Today’s headlines

May 20, 2011 By Melissa Silverman

President Obama’s speech yesterday discussed the importance of global engagement and our civilian efforts, focusing on economic initiatives that can help the U.S. achieve foreign policy goals in the Middle East and North Africa. Secretary of State Hillary Clinton amplified this message in her introduction to the President’s remarks, where she said “Alongside our colleagues in the Defense Department, America’s diplomats and development experts of the State Department and USAID are on the front lines of protecting America’s security, advancing America’s interests, and projecting America’s values.” On Capitol Hill yesterday, Senate Budget  Committee Chairman Kent Conrad (D-ND) announced he will “defer” a markup on a fiscal 2012 budget resolution “because of the high-level bipartisan leadership negotiations that are currently underway.”

Must Reads
Who’s In the News

Senator Bill Nelson Interview (MSNBC’s Daily Rundown)

Senator Bill Nelson discusses the importance of the International Affairs Budget to American foreign policy.

America’s Freedom Opportunity in the Middle East (Jim Jones—Wall Street Journal-Subscription Required)

This is a chance for America to be viewed once again as the unique nation: The country most identified with the cause of helping average people, including Muslims, gain freedom and self-determination. As America confronts these developments, renewed engagement with the political and personal aspirations of those in the developing world becomes more clearly in our interest. Engagement is likely the most ethical and economically efficient way for America to exert positive influence around the world while embracing our core values. Done right, this approach can diminish the potential for new military entanglements and reduce our long- and near-term commitments of money and lives.

General Cartwright Has Bipartisan Senate Support Despite Whisper Campaign (Josh Rogin – The Cable blog)

President Barack Obama’s favorite general , Joint Chiefs Vice Chairman James Cartwright, appears to be successfully fighting off a whisper campaign about his suspect personal behavior, as several senators offered praise this week for his service. In the event that Cartwright is nominated to succeed Adm. Mike Mullen as chairman of the Joint Chiefs of Staff, this bipartisan support bodes well for his eventual confirmation.

Smart Power

Ties that bind Defense, State (Michael Clauser – Politico)

House Republicans are poised to make deeper cuts in fiscal year 2012 discretionary spending legislation than they did for 2011 — which almost triggered a government shutdown.  On the other side of the Potomac, the Pentagon is under intense White House pressure to find another $400 billion in savings, at which defense hawks have (rightly) balked. Meanwhile, Defense Secretary Robert Gates, an arch-proponent of strengthening the use of soft power, will depart in late June — depriving the diplomatic and development community of one of its most credible allies.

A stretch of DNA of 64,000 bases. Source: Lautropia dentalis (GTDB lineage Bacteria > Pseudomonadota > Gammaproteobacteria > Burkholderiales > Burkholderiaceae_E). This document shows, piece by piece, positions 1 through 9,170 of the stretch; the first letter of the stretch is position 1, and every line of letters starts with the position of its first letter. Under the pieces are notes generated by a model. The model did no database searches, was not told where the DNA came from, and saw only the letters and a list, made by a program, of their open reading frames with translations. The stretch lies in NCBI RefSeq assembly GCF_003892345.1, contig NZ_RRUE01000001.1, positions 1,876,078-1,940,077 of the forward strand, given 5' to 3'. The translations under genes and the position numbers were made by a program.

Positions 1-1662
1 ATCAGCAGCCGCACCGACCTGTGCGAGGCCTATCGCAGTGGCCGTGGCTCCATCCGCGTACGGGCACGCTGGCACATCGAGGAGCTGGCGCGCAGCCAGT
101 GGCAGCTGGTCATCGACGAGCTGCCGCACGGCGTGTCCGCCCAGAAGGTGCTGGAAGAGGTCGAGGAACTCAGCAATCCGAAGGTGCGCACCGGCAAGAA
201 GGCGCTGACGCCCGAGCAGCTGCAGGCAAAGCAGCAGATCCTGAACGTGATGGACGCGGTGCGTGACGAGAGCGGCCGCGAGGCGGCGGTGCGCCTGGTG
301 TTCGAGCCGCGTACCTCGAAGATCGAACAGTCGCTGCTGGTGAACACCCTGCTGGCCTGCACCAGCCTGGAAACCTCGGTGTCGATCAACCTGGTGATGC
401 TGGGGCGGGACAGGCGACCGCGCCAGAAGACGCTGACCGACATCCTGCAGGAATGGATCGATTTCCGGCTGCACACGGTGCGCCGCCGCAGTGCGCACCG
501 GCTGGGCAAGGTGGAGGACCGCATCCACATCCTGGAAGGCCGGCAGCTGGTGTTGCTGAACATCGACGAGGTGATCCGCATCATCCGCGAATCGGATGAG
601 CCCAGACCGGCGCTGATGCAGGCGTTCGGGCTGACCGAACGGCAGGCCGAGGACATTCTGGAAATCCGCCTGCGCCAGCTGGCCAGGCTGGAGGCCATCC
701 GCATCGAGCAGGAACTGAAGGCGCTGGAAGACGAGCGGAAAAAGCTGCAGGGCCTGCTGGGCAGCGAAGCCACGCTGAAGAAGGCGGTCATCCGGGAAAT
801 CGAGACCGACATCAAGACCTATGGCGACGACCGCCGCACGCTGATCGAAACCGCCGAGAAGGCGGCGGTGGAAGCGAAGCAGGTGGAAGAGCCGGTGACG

The strings attached to Pakistan aid may not lead where you think (Nancy Birdsall – Rethinking US Foreign Assistance blog)

Many of the loudest voices in Congress have been for attaching strings to the aid (or enforcing the conditions already in place)—usually demanding that Pakistan do more to root out militant groups within its borders. But it’s worth distinguishing more carefully between military aid and economic aid. The same conditions are not right for each. The obvious example: Withholding aid that supports Pakistan’s civilian democratic government because the military or intelligence services aren’t behaving is cutting off one’s nose to spite one’s face.

Development Coalition Looks to Aid North Africa (Jack Ewing, New York Times)

The European Bank for Reconstruction and Development, long focused on promoting democracy in Central Europe and the former Soviet Union through loans to business, is likely to extend its mandate to North Africa as part of a push by Europe and the United States to help countries in the region.
Politics/Foreign Policy
Not perfect, but a long way from W (David J. Rothkopf – Foreign Policy)

Few speeches capture as completely the character of a president or a presidency as did Barack Obama’s thoughtful, important address on the Middle East delivered today at the State Department.   It was a speech that revealed his strengths and weaknesses, his aspirations and his frustrations. It was the speech of an intelligent, ambitious president buffeted by two kinds of events in the world’s most volatile region: those beyond his control and those over which he has only a modest amount of influence.

A foreign policy opening for Huntsman? (Chris Cillizza and Rachel Weiner – the Washington Post)

While the election in 2012 will almost certainly be decided on the economy and other domestic issues, the current foreign policy focus presents peril for a Republican field that lacks any significant international experience. But it also might give former Utah governor Jon Huntsman an opening to distinguish himself to voters in the early days of the campaign.